London: A new form of hip-hop for "nerds" and "geeks" has come up in the form of "nerdcore".
MC Frontalot, one of the founding fathers of the scene, said the subject matter stands in contrast to that traditionally explored in hip-hop.
"Nerdcore is like every other sort of hip hop, just considerably less cool," a news channel quoted him as saying.
"Topics include video games, science fiction, dungeons and dragons, but the deeper themes also look at feelings of alienation, paranoia and inadequacy that must always be battled in order to leave your apartment," he stated.
Nerdcore MC MadHatter McGinnis thinks that geekdom is simply becoming more mainstream.
"My personal take is not that nerdcore is getting big but that the whole world population are becoming nerds," he said.
"My three-year-old daughter will exceed my computer skills; nerds run the defence systems for the country. I think the music is appealing to these themes," he stated.
Some have noted that the themes of nerdcore and hip-hop rap rarely overlap, but others argue that nerdcore like grassroots hip-hop is all about keeping it real.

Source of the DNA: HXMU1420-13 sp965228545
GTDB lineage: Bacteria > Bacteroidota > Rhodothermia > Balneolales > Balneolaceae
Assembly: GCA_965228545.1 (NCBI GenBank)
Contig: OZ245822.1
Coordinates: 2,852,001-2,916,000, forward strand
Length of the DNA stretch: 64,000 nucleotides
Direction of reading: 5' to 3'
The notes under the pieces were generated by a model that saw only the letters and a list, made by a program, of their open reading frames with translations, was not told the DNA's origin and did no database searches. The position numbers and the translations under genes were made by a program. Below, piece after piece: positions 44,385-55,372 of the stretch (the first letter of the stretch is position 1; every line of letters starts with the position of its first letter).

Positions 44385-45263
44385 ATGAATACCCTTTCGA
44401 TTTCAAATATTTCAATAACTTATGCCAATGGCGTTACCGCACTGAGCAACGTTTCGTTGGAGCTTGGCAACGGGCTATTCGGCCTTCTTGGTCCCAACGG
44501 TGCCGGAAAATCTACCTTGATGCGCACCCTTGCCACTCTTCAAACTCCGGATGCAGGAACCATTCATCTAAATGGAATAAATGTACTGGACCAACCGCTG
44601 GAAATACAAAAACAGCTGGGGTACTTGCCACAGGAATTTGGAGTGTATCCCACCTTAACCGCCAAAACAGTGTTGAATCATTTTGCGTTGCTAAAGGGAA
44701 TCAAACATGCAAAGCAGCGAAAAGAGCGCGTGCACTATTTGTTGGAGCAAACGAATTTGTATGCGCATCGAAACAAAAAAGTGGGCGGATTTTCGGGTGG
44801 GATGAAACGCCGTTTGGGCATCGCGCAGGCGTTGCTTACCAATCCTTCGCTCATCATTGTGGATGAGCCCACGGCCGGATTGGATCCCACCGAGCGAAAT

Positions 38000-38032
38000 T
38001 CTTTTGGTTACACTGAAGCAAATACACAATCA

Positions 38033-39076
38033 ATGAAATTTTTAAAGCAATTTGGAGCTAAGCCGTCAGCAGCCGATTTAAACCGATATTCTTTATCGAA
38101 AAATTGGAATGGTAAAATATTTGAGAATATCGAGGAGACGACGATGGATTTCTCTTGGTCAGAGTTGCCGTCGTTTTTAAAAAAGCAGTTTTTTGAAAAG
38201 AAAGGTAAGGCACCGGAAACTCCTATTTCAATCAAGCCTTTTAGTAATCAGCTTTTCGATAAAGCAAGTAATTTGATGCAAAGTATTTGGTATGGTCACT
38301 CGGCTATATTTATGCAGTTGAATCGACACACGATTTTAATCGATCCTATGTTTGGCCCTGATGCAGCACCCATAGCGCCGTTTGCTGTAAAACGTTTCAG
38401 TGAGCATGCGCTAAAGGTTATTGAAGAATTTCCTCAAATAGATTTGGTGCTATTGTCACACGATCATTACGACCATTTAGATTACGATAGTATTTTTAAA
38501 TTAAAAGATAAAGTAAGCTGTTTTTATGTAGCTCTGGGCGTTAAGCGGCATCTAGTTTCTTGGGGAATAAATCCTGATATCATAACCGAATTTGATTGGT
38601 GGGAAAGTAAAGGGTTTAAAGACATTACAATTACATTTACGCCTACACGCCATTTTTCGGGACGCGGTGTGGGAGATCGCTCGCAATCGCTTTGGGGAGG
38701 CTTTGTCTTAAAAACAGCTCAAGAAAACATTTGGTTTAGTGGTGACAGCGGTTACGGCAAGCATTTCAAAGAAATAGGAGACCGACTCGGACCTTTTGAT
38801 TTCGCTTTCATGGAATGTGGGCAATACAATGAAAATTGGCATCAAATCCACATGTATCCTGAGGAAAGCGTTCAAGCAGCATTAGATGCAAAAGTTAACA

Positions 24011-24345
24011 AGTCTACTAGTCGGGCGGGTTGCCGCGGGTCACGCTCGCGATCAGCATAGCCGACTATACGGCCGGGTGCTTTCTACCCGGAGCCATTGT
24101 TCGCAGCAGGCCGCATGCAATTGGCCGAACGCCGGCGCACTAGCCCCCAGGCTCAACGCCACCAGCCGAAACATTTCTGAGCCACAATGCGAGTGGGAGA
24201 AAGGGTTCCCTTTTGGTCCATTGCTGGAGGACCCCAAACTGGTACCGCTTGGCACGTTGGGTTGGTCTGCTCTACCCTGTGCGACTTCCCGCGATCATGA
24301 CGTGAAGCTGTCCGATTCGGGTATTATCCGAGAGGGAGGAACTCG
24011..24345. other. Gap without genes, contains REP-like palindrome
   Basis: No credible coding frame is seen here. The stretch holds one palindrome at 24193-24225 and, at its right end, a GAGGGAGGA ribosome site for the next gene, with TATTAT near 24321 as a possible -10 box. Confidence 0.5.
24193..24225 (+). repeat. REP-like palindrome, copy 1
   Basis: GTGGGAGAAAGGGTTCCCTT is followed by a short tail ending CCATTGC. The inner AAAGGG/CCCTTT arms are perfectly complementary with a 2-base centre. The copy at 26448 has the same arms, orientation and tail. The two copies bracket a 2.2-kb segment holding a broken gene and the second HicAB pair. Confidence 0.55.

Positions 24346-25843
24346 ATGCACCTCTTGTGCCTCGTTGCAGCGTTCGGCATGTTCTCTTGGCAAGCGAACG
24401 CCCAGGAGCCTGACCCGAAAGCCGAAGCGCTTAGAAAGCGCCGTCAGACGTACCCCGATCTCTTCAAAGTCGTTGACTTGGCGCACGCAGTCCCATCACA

However, one thing that does tally with mainstream rap music is that female performers are in the minority, with Canadian performer Nursehella, being just one of the few female nerdcore artists.
She puts the lack of female artists down to the confidence needed to stand up and rhyme in public.
But for budding artists, there is support amongst the musicians, who view each other as peers rather than rivals.
"It’s one of the most supportive subgenres I have come across. We make music at our house. We set up studios because we are proficient with computers and know how to make it all work," MadHatter said.
He said a lot of the musicians have made songs together but have never met each other.
"That’s where the Internet steps in," he explained.
"We may not have been picked first for dodge ball or at the high school dance but we reach out across the Internet to work together without even leaving the house," he added.